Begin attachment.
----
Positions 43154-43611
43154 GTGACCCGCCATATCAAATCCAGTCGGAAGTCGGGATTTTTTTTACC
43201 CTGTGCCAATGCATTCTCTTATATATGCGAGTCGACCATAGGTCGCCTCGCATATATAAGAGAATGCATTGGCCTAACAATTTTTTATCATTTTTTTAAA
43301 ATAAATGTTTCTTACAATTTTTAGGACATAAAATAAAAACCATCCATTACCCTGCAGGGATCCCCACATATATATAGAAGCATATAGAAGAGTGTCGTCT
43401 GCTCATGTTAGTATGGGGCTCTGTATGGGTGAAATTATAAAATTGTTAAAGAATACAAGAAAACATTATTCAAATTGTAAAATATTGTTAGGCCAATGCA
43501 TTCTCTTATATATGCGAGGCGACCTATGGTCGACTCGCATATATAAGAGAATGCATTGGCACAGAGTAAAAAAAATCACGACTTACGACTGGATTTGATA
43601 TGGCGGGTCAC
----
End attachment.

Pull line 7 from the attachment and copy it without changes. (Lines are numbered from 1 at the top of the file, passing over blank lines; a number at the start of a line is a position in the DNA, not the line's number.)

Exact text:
43601 TGGCGGGTCAC